The environment for heavy snowfall can be difficult to forecast owing to the mesoscale thermodynamic and microphysical processes within midlatitude cyclones (Colle et al. 2014; Baxter and Schumacher 2017). High-resolution diagnostics of ingredients of heavy snowfall beyond 12 h are of limited values to forecasters, as the details of these forecasts will likely contain timing and placement errors (Evans and Jurewicz 2009). Therefore, forecasting heavy snowfall becomes a matter of nowcasting and increasing situational awareness rather than being predictive in nature (Wiesmueller and Zubrick 1998). The ability to objectively identify lightning by GLM that occurs while snow is falling at the surface will lead to further understanding of thermodynamic and microphysical processes in midlatitude cyclones because the GLM flash size is fundamentally controlled by these processes (Saunders et al. 2006; Bruning and MacGorman 2013). Thus, the characterization of atmospheric profiles in which lightning develops provides the potential for development of innovative products tailored to increasing situational awareness of high impact events. The quantification of the ranges in flash sizes and total optical energies in TSSN events have been very limited due to the lack of geostationary observations of lightning from GLM prior to 2017; therefore, the objectives of this work are to
characterize and quantify the ability of the GOES-East GLM instrument to detect and observe TSSN events compared to previous studies;
statistically analyze the GLM flash characteristics of duration, area, and total optical energy, and place them in the context of lightning within other regions of midlatitude cyclones not producing snowfall; and
compare and contrast GLM to ground-based lightning network observations of TSSN to understand the capability of GLM compared to current sensors.
a. Geostationary Lightning Mapper
GLM is an optically based instrument that has a hemispheric field-of-view between 52°N and 52°S with a near-uniform spatial resolution of 8 km. GLM detects light in a narrow 1-nm band centered on the 777.4-nm wavelength (Christian and Goodman 1987; Goodman et al. 2013; Rudlosky et al. 2019). This particular wavelength allows GLM to observe lightning both during the day and at night. There are three basic components that GLM provides: events, groups, and flashes (Goodman et al. 2013). An event is when a single pixel in the GLM field-of-view becomes more illuminated than a background threshold. A GLM group is one or more events in a single frame that occur adjacent to each other. A GLM flash is presently defined as a set of groups within a weighted Euclidean distance bounded by 330 ms/16.5 km (Goodman et al. 2013). Each GLM flash contains information on the area of the flash (km2) and its total optical energy output [femtojoule (fJ)]. Additionally, GLM is designed to have a total lightning detection efficiency [i.e., probability of detection (POD)] of at least 70% with 5% false alarms. For a full description of GLM specs and capabilities see Goodman et al. (2013). Level-2 GLM data utilized in this study was from the GOES-R Calibration/Validation (Cal/Val) Group.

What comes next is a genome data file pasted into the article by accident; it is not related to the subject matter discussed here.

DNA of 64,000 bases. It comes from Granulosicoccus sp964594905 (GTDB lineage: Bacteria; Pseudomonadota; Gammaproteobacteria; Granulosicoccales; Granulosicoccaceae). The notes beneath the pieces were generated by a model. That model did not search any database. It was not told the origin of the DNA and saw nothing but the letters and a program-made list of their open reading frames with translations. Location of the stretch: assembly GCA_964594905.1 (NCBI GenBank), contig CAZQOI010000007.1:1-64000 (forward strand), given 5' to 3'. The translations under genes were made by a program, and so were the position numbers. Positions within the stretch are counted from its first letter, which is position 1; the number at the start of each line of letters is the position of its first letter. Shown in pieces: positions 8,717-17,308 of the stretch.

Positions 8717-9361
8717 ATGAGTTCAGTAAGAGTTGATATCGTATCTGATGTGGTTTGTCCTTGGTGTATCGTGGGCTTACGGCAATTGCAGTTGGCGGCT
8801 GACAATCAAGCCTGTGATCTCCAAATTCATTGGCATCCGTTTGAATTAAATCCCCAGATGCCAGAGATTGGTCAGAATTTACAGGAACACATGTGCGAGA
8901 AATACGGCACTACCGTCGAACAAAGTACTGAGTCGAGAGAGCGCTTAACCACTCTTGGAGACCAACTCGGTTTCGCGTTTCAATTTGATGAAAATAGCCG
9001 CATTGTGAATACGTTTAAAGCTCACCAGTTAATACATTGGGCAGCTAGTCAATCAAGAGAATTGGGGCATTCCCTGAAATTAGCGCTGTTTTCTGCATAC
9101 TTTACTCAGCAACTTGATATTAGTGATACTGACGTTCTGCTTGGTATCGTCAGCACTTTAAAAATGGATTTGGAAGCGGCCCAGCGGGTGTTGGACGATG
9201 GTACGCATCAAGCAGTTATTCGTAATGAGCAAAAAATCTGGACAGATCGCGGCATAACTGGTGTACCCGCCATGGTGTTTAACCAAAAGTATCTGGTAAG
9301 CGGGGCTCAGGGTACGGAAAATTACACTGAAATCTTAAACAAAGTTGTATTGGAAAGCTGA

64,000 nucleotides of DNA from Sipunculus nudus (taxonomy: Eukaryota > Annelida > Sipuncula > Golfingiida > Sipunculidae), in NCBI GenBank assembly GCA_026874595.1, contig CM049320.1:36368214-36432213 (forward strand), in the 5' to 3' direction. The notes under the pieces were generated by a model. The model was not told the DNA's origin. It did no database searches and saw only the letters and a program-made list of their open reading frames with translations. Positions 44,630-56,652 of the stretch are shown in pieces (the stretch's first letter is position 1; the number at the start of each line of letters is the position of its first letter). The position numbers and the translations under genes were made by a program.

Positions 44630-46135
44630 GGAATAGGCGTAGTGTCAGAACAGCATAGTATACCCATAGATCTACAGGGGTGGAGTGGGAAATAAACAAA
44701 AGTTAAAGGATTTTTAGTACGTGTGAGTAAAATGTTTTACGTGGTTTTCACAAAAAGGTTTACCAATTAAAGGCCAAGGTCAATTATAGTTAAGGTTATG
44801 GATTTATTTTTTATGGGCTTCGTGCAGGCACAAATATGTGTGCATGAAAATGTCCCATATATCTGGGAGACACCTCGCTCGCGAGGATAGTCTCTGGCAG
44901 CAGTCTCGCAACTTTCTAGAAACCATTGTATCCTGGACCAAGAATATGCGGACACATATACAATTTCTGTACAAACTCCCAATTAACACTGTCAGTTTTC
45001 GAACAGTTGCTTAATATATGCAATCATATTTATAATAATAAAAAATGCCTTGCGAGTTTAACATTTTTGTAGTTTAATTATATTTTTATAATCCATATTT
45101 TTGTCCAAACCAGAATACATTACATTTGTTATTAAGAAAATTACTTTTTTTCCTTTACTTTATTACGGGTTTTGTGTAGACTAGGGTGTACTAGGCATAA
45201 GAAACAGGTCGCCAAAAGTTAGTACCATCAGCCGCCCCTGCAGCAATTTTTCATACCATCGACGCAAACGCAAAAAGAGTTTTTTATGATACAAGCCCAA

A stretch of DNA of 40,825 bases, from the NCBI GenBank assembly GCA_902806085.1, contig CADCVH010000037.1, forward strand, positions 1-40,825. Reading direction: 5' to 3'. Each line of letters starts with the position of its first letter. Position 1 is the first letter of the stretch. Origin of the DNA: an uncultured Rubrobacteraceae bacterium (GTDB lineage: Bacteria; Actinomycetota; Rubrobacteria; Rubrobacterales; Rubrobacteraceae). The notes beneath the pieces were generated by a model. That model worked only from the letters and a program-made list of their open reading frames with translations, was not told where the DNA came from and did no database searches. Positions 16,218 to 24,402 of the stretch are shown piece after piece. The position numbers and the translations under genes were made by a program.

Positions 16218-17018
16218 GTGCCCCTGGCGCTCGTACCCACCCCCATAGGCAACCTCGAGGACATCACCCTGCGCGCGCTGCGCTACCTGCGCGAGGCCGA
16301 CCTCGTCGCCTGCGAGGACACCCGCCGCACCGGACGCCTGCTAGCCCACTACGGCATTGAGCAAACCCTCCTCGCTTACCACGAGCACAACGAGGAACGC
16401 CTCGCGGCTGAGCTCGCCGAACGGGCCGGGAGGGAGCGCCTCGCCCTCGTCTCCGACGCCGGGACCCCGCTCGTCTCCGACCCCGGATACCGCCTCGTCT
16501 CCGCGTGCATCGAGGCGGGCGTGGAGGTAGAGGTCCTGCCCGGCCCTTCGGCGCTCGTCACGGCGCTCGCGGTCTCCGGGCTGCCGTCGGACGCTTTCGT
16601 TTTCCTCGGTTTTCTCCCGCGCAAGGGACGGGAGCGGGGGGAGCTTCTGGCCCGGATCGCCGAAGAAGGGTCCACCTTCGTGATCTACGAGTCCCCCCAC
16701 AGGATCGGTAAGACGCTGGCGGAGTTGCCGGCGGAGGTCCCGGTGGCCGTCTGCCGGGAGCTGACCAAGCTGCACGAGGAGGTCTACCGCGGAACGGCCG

b. National Lightning Detection Network
In contrast to GLM, the National Lightning Detection Network (NLDN; Cummins and Murphy 2009) does not detect lightning optically from space but rather is a system of ground-based sensors that can detect electromagnetic signals radiated by lightning. Unlike GLM, NLDN has the capacity to differentiate lightning flashes as CG or intracloud (IC) and can detect CG and IC flashes with a detection efficiency of 90%–95% and 50%–60%, respectively (Cummins and Murphy 2009; Murphy and Nag 2015). Recent upgrades have improved the detection of IC flash information and provided IC flash multiplicity and connected IC flash information with CG flash locations (Murphy and Nag 2015). The point flash locations of the NLDN data provides information about lightning characteristics during flash propagation that cannot be determined by examining GLM data alone (e.g., is the flash in the cloud or connecting to the ground). Currently, NLDN defines a flash as a grouping of CG strokes and/or cloud pulses that are bounded by 500 ms/10 km (Cummins et al. 1998; Murphy and Nag 2015).
c. Merged Snowfall Rate product
The National Environmental Satellite Data and Information Service (NESDIS) merged Snowfall Rate (mSFR; Meng et al. 2017a,b) product is a blended product using passive microwave sensors and the Multi-Radar Multi-Sensor (MRMS; Zhang et al. 2016) system to estimate snowfall rates. The passive microwave sensors used to develop the mSFR product are the following: Advanced Microwave Sounding Unit (AMSU), Microwave Humidity Sounder (MHS), Advanced Technology Microwave Sounder (ATMS), Special Sensor Microwave Imager/Sounder (SSM/IS), and Global Precipitation Measurement (GPM; Hou et al. 2014; Skofronick-Jackson et al. 2017) Microwave Imager (GMI). The use of passive microwave sensors have been shown to estimate snowfall rates prior to snowfall reaching the surface (Meng et al. 2017b; Ferraro et al. 2018) and the MRMS portion fills in the gap between satellite overpasses with a spatiotemporal resolution of 1 km × 1 km and 10 min and provides continuous coverage for the CONUS. The snowfall rates from MRMS are precipitation rates at the surface associated with the “snow” precipitation flag (H. Meng 2019, NESDIS, personal communication). Furthermore, the MRMS defines precipitation falling as snow when the surface temperature and wet-bulb temperature are below 2° and 0°C, respectively (Zhang et al. 2016). The mSFR was utilized in conjunction with GLM to identify TSSN. In this study, TSSN was defined as lightning, observed from GLM, which simultaneously occurred in an area where the MRMS portion of the mSFR product depicted snowfall; the objective identification process will be described in more detail in section three.